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My Lords, in his answer to the noble Earl, the Minister referred to vacancy rates in music and drama. Can he tell the House how many schools in the maintained sector no longer have a specialist music or drama teacher of their own? If he cannot tell me, perhaps he could write to me with that information.

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I am happy to write to the noble Baroness on that specific subject, but I reassure her that, in primary schools, broadly the same amount of time is spent teaching arts as is spent teaching history and geography. Indeed, the number of pupils taking GCSE art and design was broadly the same last year as in 2009-10: 26% then compared to 27% last year.

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My Lords, will the Minister consider that we are having to import people skilled in design and technology? Art and design is the gateway qualification, particularly at GCSE. Would it not be in the nation’s direct interest to make sure that we up the number of people taking examinations at this first step?

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My Lords, we have seen a decline in the number taking design and technology specifically, but there has been a major restructuring in the way that exam is taught. We have replaced it with a new food preparation and nutrition GCSE, examined for the first time in 2018. D&T food technology accounted for nearly 30,000 entries in 2017, and a greater number of pupils took food preparation and nutrition and design and technology combined than took design and technology in 2017. So the numbers are not as bad as they look. We offer a bursary for teachers of design and technology of £12,000 for those with a 2.2 or higher, which has been increased from £9,000.

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Is my noble friend encouraged by the continuing growth of partnership schemes between independent and maintained schools? Has he noted that there are now over 1,200 partnership projects in drama and music? Does he agree that independent schools can do more to make their skills and facilities available to their colleagues in the maintained sector?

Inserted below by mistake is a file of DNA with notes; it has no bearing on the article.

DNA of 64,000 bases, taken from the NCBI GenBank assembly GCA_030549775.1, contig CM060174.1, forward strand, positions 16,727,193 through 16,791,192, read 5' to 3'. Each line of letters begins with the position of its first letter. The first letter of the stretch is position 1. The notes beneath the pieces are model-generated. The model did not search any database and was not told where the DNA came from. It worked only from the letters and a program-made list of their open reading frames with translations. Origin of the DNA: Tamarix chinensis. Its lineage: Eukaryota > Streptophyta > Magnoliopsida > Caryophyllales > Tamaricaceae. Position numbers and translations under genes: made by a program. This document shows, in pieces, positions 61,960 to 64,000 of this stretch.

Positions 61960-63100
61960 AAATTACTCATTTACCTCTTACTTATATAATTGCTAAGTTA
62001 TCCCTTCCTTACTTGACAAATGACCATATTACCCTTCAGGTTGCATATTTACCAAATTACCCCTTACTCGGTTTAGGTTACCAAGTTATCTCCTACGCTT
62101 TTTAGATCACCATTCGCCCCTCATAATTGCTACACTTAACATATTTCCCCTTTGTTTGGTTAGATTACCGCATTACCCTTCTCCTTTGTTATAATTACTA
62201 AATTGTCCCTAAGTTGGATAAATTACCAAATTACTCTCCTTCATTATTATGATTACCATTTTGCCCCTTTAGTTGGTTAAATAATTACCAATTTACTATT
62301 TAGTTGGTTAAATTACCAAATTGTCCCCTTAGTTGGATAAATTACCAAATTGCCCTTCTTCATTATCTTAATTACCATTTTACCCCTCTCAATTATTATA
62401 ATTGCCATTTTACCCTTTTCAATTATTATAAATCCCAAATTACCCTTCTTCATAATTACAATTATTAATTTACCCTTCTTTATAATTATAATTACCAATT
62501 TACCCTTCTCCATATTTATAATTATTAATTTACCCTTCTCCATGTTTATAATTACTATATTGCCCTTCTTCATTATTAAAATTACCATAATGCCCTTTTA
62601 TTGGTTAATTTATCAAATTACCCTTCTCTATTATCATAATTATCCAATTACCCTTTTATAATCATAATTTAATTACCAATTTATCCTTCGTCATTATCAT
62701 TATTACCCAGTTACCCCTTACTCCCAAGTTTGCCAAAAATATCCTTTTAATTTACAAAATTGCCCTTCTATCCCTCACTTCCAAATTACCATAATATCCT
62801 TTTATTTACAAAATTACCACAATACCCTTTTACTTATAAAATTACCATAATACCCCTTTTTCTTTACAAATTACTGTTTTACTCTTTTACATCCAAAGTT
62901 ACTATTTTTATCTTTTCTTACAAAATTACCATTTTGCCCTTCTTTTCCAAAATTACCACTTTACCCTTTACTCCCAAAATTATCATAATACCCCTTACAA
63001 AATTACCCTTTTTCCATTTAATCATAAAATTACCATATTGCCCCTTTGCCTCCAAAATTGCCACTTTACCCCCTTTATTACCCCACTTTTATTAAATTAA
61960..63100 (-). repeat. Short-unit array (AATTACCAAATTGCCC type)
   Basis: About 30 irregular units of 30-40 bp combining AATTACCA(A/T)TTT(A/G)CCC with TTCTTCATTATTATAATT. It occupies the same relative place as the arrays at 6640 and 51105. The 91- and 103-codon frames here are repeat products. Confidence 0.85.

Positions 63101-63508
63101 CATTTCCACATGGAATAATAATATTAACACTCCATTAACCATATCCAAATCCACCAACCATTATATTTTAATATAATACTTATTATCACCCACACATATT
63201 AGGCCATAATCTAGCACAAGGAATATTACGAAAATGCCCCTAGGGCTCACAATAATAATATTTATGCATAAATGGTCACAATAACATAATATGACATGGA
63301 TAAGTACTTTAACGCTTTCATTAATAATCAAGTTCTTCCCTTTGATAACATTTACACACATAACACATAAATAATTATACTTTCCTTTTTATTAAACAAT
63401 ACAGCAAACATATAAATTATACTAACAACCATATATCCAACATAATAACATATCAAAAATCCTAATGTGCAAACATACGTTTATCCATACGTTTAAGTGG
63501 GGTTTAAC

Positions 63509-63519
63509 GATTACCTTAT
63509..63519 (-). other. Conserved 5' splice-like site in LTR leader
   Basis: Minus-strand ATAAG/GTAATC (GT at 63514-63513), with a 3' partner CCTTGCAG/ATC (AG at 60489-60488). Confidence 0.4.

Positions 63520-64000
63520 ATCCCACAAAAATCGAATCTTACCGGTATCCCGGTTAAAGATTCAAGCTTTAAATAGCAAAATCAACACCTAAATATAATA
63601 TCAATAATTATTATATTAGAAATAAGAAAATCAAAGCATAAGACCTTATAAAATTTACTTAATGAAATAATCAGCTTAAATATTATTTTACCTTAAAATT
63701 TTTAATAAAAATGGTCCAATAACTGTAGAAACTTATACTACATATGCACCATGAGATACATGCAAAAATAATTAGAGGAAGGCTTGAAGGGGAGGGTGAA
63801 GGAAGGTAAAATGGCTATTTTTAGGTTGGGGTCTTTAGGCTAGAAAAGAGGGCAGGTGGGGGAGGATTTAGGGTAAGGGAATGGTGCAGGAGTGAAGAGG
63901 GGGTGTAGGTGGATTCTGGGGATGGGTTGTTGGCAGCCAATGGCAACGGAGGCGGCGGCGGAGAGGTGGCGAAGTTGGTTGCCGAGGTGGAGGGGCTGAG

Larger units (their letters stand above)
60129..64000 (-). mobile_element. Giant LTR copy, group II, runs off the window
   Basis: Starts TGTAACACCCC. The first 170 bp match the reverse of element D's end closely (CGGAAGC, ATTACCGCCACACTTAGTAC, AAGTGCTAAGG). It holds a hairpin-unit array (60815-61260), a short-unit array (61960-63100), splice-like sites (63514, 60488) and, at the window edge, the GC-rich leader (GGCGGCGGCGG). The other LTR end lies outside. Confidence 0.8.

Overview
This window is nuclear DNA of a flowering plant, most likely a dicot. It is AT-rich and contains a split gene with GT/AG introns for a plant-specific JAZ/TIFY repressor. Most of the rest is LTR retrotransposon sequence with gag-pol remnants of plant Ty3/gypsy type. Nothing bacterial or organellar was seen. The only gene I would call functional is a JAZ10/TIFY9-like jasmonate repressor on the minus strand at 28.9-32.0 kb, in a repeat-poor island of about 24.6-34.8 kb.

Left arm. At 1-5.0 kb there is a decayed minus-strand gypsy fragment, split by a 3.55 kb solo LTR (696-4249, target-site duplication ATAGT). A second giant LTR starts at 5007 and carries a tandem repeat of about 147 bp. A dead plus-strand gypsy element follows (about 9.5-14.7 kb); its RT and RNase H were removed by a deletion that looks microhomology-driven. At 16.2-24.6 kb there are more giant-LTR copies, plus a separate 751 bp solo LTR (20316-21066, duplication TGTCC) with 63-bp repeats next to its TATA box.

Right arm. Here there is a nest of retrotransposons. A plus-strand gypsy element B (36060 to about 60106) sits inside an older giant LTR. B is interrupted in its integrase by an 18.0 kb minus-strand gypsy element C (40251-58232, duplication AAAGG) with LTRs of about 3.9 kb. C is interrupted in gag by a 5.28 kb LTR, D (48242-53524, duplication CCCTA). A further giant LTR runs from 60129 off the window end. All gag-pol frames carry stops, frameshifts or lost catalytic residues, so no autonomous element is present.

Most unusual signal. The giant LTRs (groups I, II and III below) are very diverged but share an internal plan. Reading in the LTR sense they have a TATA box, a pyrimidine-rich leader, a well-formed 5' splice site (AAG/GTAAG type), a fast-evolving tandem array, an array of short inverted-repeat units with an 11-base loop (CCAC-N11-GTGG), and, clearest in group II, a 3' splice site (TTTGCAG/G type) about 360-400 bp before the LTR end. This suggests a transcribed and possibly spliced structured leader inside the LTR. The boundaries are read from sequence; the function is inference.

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I agree entirely with my noble friend. One of the things I have prioritised in my discussions with the independent sector is how it can improve and increase its support for the state education sector. Harris Westminster, which I referred to a moment ago, would acknowledge that it received a lot of help from Westminster School in the extraordinary outcomes it got—but there is always more to be done.

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My Lords, I am pleased to hear from the Minister that Ofsted is to look at this, because arts subjects are compulsory in the national curriculum only at key stages 1 to 3. As the noble Earl said, referring to the Fabian Society report, even there they are in decline. Arts subjects in state schools are being squeezed out by the English baccalaureate, yet the artistic, creative and technical sectors of the economy are worth around £500 billion a year and need just such skills in our young people. Will the Minister accept that the English baccalaureate is the problem here, not the issues he raised previously? Will he commit to fundamentally changing that so that—as the noble Lord, Lord Addington, said—the broader curriculum can be performed, allowing us to serve the future needs of our economy?

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My Lords, I am afraid I do not accept for one moment the claims made by the noble Lord. Indeed, in 2009 150,000 pupils took art and design, while 141,000 did so in 2018—that with a cohort of 50,000 fewer pupils in the system for that phase. The noble Lord always seems to avoid the number of subjects we stripped out of the curriculum we inherited from the Labour Government. We took out over 3,000 useless subjects that children were being taught, including fish husbandry, practical office skills and nail technology services. We have brought back rigour to the education that children are learning. In 2009 only 365,000 pupils took science. Last year it was 499,000—that is 130,000 children getting a much better education.